The effect of monetary policy on monthly and quarterly stock market returns: cross-country evidence and sensitivity analyses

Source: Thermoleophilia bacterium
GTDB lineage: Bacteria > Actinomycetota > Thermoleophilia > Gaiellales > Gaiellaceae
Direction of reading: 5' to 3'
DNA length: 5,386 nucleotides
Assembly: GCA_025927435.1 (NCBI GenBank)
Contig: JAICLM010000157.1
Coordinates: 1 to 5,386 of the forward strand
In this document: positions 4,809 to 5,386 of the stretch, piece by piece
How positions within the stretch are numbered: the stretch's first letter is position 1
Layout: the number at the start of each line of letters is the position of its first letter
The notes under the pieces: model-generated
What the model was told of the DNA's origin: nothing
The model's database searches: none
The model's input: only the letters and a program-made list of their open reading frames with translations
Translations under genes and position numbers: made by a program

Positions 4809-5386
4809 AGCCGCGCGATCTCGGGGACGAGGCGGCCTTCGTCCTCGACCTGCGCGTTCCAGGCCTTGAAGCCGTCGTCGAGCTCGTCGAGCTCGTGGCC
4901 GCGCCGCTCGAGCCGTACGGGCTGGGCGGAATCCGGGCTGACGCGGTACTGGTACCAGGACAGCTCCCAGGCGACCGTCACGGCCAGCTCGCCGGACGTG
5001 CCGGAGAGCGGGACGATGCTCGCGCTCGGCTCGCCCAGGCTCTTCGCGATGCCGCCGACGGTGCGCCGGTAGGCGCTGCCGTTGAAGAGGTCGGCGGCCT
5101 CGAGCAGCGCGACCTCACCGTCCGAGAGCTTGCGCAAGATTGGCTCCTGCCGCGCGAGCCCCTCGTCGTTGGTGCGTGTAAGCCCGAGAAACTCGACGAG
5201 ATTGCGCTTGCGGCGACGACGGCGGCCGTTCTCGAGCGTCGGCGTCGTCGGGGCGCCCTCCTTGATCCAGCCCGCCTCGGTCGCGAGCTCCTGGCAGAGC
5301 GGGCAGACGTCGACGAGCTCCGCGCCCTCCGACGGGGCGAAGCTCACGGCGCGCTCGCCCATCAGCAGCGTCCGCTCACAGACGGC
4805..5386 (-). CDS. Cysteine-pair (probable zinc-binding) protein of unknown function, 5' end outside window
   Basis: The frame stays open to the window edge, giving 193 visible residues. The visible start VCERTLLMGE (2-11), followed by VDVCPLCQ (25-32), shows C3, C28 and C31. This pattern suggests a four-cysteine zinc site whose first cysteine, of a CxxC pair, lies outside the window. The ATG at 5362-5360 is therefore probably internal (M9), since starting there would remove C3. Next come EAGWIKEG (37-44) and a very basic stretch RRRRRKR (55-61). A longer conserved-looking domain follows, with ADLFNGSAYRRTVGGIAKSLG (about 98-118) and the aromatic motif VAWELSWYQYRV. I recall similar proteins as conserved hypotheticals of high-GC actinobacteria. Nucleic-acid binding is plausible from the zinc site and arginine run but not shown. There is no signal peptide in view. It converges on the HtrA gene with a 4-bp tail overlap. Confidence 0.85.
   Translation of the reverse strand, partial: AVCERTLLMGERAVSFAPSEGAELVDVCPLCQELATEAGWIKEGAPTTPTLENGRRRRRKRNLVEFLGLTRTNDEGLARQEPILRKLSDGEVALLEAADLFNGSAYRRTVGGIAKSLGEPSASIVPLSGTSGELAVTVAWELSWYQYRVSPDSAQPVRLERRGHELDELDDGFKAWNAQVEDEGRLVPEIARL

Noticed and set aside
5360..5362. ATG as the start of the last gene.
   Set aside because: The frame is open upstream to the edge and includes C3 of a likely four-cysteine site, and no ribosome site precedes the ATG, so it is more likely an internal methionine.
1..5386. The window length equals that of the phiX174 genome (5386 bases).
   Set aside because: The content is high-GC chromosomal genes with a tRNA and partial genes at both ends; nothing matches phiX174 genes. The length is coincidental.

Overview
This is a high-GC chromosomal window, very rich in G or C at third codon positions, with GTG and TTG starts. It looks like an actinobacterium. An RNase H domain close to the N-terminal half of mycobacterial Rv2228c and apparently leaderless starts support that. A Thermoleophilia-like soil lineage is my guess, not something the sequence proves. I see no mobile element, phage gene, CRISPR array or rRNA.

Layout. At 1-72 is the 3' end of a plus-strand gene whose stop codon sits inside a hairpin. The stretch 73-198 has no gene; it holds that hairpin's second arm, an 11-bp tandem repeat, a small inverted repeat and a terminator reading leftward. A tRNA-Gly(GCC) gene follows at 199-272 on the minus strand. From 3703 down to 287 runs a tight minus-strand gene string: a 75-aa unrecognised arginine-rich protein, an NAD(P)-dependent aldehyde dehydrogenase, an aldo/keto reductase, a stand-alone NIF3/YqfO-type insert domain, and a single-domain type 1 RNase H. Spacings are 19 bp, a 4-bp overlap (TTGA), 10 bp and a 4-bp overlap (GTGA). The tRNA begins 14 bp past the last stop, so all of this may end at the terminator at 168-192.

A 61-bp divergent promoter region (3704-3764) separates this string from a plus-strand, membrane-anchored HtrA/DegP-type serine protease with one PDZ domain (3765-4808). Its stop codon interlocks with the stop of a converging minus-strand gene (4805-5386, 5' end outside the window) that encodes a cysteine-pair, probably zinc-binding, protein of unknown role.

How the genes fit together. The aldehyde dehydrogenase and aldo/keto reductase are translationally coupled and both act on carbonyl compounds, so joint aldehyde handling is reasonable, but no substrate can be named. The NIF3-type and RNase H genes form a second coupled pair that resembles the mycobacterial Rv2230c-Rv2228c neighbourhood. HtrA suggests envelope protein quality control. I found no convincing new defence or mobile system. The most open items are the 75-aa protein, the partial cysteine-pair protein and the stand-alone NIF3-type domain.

Several studies report an empirical link between changes in monetary policy and short- as well as long-run stock market performance in the United States. Such findings are germane both to the study of market anomalies and to monetary policy transmission mechanisms. Previous univariate time-series results on long-run data, which use the discount rate as the main policy indicator, seem robust to alternative specifications of stock price returns given data on 16 countries from 1956 through 2000. However, out-of-sample tests indicate that the relation has largely decreased over time. Also, panel regressions, which notably include cross-sectional variance and therefore are particularly relevant to market participants, suggest that the relation is less sturdy, and consideration of excess as opposed to raw equity price returns in time-series regressions indicates no relation. Finally, alternative measures of central bank policy suggest a weaker and a diminished correlation between monetary policy changes and long-run stock market performance.
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